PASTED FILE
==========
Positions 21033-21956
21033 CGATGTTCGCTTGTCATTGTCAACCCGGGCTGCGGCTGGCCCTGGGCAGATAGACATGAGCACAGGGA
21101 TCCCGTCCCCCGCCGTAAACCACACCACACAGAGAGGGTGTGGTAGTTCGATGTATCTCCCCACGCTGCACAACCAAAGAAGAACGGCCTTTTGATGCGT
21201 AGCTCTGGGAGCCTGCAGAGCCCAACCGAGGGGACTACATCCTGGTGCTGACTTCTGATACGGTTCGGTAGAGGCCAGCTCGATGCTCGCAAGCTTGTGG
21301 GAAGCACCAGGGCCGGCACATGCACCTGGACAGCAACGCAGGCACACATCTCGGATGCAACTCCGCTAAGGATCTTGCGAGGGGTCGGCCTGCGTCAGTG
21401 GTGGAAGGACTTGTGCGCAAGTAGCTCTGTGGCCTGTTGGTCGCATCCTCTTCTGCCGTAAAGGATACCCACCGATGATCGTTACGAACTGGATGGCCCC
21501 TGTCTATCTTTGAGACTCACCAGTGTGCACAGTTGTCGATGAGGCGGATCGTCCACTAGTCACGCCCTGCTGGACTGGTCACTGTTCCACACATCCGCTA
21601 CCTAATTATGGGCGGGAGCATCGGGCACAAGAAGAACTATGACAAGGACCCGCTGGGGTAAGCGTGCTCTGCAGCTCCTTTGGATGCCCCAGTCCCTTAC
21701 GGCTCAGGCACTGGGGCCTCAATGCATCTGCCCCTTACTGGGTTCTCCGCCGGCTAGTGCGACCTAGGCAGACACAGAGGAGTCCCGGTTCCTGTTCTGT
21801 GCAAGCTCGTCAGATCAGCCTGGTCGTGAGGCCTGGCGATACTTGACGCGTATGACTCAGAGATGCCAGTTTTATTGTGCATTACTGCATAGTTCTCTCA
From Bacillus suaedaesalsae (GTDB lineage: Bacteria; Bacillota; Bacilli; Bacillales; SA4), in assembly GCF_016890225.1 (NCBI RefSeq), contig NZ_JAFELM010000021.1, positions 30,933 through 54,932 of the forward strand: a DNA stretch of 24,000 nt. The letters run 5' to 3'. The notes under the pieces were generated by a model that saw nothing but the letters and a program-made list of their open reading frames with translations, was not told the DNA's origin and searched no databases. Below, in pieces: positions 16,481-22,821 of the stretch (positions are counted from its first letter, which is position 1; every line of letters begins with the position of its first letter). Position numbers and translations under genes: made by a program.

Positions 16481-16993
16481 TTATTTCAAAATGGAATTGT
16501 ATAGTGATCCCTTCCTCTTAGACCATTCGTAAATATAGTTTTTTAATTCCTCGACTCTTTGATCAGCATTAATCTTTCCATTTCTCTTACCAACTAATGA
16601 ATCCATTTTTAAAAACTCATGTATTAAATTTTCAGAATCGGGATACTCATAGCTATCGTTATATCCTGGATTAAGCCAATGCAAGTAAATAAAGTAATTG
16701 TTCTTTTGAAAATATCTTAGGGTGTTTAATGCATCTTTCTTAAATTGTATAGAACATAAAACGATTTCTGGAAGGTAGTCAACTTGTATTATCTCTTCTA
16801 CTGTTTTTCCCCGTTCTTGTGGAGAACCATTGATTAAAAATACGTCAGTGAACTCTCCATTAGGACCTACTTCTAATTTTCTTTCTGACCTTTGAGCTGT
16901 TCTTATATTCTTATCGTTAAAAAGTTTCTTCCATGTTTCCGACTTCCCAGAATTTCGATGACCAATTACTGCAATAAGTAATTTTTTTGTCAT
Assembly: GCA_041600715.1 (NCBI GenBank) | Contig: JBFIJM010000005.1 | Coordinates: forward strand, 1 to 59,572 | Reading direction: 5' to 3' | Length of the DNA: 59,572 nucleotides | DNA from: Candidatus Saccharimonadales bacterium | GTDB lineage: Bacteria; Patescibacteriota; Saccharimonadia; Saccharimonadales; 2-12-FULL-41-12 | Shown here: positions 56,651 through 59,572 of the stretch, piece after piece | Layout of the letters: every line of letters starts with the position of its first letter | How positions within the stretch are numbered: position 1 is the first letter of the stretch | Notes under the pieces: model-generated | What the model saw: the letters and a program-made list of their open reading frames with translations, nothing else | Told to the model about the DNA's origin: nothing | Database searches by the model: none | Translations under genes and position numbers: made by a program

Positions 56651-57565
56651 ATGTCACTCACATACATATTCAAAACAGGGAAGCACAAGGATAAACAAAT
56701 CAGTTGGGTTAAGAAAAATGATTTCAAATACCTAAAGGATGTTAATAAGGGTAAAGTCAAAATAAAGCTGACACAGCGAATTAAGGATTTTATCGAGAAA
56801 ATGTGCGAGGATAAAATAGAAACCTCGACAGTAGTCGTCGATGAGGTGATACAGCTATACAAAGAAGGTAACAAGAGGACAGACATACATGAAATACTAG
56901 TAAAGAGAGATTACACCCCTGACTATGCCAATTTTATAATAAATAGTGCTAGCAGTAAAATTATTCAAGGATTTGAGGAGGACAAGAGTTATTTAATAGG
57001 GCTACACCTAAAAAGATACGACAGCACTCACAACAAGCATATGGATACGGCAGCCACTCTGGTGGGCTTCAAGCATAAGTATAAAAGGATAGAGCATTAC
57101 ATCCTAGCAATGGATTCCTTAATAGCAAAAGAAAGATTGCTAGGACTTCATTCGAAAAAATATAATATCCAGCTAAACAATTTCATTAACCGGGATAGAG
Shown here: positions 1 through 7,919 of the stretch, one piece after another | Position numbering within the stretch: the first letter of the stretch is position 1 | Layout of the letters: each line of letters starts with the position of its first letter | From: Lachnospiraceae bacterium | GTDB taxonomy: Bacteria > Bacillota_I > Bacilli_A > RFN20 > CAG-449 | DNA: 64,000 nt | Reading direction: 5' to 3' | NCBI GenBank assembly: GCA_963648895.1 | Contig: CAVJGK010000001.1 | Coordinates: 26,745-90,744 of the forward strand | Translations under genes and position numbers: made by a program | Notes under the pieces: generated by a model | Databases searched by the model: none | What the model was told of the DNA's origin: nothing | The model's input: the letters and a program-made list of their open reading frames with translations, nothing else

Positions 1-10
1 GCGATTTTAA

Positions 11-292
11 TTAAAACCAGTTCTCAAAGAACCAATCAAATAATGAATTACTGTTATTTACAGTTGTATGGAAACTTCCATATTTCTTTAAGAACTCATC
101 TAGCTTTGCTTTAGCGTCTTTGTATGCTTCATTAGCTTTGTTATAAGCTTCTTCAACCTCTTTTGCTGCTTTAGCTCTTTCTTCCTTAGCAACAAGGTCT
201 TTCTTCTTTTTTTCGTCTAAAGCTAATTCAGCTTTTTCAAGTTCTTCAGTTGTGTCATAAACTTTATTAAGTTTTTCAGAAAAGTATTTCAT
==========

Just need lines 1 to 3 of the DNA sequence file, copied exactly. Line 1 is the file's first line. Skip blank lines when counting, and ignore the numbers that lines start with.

Positions 21033-21956
21033 CGATGTTCGCTTGTCATTGTCAACCCGGGCTGCGGCTGGCCCTGGGCAGATAGACATGAGCACAGGGA
21101 TCCCGTCCCCCGCCGTAAACCACACCACACAGAGAGGGTGTGGTAGTTCGATGTATCTCCCCACGCTGCACAACCAAAGAAGAACGGCCTTTTGATGCGT